Building a New Ruth Stonehouse

Born this day 130 years ago, silent screen actress Ruth Stonehouse (1892-1941).

Now, while I do bristle whenever the word “historian” is applied to me (not being a professional in a profession with justifiably high standards), I am reasonably conscientious about what I do, which means making a good faith attempt to cross check vital facts with multiple sources when possible. It’s not always possible (or frankly convenient given the volume of output), but when we are found to be in error in some consequential detail, we typically make the correction. Above all we try not to fall prey to internet distortions, a kind of plague in all fields, where misinterpretations become mischaracterizations become misstatements, and it just snowballs like the telephone game. Often you can spot them because they reach whopper proportions. But sometimes, you catch it by just being curious. So we’re afraid we have to blow the whistle on a canard spread widely about Ms. Stonehouse: she was in no sense a founder or “partner” with Broncho Billy Anderson and George Spoor in the creation of Essanay Studios. She was not a “business woman”. You’ll find her described that way all over the internet. She most definitely directed several movies, and wrote several. And that was not at Essanay, but at Universal. I think I perceive how this misconception grew. She was an ACTRESS at Essanay from early in its inception, and someone described her as a “founding member”, and then later people incorrectly interpreted that as meaning a “founder”, and so on and so forth.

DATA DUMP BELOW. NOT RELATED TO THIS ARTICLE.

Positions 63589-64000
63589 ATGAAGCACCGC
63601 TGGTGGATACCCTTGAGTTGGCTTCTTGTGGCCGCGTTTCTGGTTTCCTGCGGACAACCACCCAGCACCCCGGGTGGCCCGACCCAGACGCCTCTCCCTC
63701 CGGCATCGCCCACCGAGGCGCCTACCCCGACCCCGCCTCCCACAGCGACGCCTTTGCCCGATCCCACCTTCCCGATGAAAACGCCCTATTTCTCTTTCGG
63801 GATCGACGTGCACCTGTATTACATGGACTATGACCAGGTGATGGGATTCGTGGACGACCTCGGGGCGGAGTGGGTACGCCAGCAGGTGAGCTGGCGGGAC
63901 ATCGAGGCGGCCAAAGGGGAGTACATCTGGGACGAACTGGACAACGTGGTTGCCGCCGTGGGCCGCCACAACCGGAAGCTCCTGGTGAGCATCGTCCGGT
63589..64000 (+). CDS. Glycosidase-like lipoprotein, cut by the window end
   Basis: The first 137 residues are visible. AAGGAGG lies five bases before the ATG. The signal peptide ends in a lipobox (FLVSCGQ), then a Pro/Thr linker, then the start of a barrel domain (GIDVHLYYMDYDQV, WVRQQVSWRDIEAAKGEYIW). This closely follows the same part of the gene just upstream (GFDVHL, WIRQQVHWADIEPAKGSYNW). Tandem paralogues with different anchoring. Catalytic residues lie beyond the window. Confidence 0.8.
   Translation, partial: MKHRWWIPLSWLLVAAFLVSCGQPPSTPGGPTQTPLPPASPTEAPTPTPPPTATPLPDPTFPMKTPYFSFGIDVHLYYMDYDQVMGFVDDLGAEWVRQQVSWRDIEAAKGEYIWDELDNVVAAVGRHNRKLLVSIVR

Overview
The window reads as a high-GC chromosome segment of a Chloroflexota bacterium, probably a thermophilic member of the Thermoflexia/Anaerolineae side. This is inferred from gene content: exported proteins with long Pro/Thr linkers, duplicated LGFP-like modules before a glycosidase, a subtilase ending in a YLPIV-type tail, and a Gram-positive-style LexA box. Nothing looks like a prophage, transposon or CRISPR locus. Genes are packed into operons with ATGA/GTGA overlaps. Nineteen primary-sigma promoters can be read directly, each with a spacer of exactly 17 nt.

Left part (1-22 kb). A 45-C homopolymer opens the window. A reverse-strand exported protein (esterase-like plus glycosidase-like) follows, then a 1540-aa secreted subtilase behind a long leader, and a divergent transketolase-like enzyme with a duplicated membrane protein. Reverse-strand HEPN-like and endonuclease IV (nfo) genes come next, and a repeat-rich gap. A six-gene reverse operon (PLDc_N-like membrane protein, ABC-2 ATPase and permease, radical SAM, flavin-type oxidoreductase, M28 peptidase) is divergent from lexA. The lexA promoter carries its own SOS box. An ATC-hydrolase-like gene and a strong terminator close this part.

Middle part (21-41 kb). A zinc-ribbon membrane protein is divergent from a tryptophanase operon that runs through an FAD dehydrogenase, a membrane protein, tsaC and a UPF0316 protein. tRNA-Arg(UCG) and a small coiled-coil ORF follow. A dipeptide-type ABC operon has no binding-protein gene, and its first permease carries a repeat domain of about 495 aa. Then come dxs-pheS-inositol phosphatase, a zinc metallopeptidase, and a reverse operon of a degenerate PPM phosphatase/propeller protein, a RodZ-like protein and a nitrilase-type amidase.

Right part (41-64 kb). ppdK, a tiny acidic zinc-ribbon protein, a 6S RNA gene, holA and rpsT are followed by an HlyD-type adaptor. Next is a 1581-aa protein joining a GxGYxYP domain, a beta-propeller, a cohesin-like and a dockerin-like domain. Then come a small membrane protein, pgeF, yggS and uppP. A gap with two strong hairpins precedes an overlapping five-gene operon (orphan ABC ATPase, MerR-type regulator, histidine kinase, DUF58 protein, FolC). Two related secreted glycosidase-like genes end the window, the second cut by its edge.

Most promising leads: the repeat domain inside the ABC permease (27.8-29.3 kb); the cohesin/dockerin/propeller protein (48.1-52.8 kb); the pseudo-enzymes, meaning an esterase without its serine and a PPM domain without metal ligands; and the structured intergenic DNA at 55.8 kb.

I am sensitive to this one and thus pick up on the distinction easily. And I’m sure that so does Al Gore. To their discredit people often disregard the careful language one uses, in order to simplify. Gore got lambasted by a bunch of idiot politicians and members of the press who opportunistically decided to interpret his statement “I took the lead in inventing the internet” as him saying “I invented the internet”, which he did NOT. He never said that. You know who says things like that, just SAYS it? That’s right, Donald Trump. What Gore said, and I heard it right the first time, when everyone else chose not to, was “I took the lead in securing support and funding for the PROCESS of internet research and development.” If he’d said it THAT way, everyone would have accused him of being boring. You can’t win if you’re Al Gore (except he actually did win). Similarly in a dispute with a snotty venue manager I once got huffy and mentioned that someone involved with my show was a member of the founding team of the very festival that was employing him, which he then misreported to the director by saying that I claimed that my friend had founded it. I had merely meant she had been there at the beginning, not that she was the founder. Snotty little punk!